Several Republican and Democratic lawmakers threw their support Wednesday behind Director of National Intelligence Daniel Coats, who some administration officials worry may soon be dismissed from his position by President Donald Trump.
The Washington Post reported Tuesday that, according to people familiar with the matter, Trump has become frustrated with Coats over public statements that the president views as undercutting his policy goals.
In an exchange with reporters in the Oval Office on Wednesday afternoon, Trump said he was not thinking about removing Coats.
“I haven't even thought about it,” Trump said.
Nonetheless, lawmakers have reacted with alarm to the prospect of Coats's dismissal.
Sen. Susan Collins, R-Maine, a member of the Senate Intelligence Committee, issued a statement on Twitter on Wednesday morning defending Coats, a former Republican senator from Indiana who had served on the panel.
“DNI Dan Coats is a good friend, former Senate colleague, and leader of integrity who has always served our country well,” Collins said. “We are fortunate to have a person of his ability and candor to lead our intelligence community.”
Her colleague, Sen. Angus King, I-Maine, who also sits on the intelligence panel, described Coats as “a model public servant” and voiced concern about the prospect of his firing in a statement to The Washington Post on Tuesday.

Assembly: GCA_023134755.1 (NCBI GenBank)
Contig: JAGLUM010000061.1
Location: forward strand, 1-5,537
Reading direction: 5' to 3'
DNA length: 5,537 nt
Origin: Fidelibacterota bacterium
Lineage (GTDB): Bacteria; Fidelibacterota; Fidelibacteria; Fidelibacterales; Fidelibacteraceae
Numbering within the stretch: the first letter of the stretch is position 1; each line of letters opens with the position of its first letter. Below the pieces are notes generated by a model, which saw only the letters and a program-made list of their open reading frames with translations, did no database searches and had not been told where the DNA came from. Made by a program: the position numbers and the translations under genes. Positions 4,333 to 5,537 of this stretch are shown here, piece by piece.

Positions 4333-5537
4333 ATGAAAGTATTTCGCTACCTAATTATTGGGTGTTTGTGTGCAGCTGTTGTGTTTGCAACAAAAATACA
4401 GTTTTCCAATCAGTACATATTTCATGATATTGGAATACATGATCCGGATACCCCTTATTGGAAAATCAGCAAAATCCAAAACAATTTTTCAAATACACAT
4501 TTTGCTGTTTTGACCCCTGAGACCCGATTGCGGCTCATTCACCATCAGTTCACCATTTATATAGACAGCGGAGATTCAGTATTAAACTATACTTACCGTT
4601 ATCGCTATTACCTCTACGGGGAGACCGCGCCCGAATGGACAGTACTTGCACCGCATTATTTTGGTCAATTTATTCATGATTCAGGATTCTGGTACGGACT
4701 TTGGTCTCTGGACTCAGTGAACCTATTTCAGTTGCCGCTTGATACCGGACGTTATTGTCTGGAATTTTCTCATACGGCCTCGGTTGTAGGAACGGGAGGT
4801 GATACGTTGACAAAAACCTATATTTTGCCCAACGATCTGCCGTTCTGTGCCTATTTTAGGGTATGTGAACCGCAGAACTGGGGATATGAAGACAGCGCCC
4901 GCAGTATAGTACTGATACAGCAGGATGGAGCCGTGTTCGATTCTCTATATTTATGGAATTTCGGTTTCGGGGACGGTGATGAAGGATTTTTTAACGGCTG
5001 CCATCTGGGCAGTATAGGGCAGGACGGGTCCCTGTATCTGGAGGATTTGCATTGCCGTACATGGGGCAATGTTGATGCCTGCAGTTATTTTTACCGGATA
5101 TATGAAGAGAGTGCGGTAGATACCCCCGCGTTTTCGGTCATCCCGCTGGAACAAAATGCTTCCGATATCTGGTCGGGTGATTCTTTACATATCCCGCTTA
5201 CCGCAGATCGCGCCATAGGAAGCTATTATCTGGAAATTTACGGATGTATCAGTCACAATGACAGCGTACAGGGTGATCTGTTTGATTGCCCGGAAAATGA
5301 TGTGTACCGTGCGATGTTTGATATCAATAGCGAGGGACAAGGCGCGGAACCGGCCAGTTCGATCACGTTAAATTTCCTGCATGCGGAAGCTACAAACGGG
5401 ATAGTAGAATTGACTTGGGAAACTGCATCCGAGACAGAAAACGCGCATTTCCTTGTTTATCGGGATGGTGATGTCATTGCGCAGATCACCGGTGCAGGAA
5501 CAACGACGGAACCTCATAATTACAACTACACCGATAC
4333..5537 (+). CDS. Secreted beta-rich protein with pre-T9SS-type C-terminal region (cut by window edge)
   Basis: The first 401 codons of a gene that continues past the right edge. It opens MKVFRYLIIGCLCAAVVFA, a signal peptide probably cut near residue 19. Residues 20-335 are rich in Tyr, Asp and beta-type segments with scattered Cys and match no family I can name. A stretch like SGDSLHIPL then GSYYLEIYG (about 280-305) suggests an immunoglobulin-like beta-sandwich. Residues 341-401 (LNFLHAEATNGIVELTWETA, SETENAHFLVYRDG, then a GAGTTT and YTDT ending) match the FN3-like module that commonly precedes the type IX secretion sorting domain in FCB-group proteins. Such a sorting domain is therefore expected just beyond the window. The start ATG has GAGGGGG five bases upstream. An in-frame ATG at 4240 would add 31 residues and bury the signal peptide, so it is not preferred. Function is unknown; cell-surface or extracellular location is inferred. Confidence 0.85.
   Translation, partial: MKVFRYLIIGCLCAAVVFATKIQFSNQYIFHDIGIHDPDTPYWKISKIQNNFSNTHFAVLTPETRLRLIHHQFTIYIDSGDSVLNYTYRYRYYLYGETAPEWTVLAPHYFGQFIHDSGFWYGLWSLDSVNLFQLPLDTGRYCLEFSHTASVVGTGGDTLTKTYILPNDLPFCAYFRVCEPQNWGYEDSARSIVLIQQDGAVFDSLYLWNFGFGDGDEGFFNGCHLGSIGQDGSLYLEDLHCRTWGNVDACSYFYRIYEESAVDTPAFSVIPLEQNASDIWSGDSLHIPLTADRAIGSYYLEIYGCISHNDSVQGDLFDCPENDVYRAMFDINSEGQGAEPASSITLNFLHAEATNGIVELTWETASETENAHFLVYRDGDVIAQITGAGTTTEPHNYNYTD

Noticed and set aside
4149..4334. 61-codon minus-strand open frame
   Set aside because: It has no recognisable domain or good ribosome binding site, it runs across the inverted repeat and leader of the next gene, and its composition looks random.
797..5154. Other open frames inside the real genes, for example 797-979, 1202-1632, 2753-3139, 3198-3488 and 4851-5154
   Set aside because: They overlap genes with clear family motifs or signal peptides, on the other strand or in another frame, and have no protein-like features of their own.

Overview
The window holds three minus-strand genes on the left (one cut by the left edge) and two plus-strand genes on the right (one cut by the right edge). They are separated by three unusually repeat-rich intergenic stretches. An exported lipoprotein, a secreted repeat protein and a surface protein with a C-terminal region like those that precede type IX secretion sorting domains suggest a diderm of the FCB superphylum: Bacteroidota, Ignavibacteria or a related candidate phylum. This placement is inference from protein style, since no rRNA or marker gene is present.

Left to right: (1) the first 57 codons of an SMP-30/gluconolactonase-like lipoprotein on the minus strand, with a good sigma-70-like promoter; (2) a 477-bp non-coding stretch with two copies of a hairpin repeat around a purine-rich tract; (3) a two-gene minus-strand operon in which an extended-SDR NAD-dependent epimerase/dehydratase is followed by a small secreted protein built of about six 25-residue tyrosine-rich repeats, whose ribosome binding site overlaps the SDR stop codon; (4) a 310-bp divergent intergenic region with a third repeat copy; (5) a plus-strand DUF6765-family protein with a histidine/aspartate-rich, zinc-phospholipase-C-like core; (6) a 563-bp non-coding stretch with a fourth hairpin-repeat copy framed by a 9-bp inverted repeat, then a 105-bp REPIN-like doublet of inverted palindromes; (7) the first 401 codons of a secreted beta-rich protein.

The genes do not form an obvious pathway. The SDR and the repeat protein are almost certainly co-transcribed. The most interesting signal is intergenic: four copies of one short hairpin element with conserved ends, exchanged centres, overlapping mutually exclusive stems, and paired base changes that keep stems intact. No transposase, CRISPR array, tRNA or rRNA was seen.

“When a president—any president—denigrates or ignores factual information presented by the intelligence community ... he or she is sending a message to the intelligence community: 'Don't tell me things I don't want to hear,' “ King said.
The prospect of Coats's dismissal prompted an outcry from members of the House as well.
House Intelligence Committee Chairman Adam Schiff, D-Calif., said in a tweet that Coats “has been doing an outstanding job.”
“He speaks truth to power and gives policymakers the best intelligence possible,” Schiff said. “He is loyal to the country and constitution, and that is as it should be.”
Rep. Susan Brooks, who like Coats is a Republican from Indiana, said in a statement it would be “very worrisome” if Trump removed Coats “due to differences of opinion regarding national security matters.”
“Coats has earned an exemplary record as a public servant with a significant focus on national security,” Brooks said. “I trust his expertise to make decisions in order to keep our country safe.”
Others said they were skeptical Coats would be removed from his position.
“I don't see any indication that he's headed out,” Sen. Mike Braun, R-Ind., told reporters in Indiana on Tuesday night, according to The Journal Gazette in Fort Wayne. “Unless you'd be completely on opposite ends of the spectrum—then I think it would be hard to work like that. I don't think we're there.”
Last year, during an onstage interview at the annual Aspen Security Forum, Coats expressed surprise when he was told Russian President Vladimir Putin had been invited to Washington. He also said he would have advised Trump against speaking one-on-one with Putin during their summit in Helsinki.